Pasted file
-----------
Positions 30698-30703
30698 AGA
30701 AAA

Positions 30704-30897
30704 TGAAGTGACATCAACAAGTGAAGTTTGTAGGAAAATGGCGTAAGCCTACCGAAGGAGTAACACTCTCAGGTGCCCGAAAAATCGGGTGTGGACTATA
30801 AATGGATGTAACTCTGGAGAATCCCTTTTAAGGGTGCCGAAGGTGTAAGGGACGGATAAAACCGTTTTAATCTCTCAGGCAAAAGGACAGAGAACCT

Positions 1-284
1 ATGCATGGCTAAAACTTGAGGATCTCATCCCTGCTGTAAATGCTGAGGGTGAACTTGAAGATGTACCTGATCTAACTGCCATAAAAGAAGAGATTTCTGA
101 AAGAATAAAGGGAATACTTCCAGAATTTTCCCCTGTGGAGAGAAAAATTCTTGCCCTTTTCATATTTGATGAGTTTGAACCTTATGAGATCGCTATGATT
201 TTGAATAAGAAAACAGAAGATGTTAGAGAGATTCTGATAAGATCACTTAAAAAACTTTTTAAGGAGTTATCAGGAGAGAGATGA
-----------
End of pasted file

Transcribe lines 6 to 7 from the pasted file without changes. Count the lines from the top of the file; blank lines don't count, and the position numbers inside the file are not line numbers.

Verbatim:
30801 AATGGATGTAACTCTGGAGAATCCCTTTTAAGGGTGCCGAAGGTGTAAGGGACGGATAAAACCGTTTTAATCTCTCAGGCAAAAGGACAGAGAACCT

Positions 1-284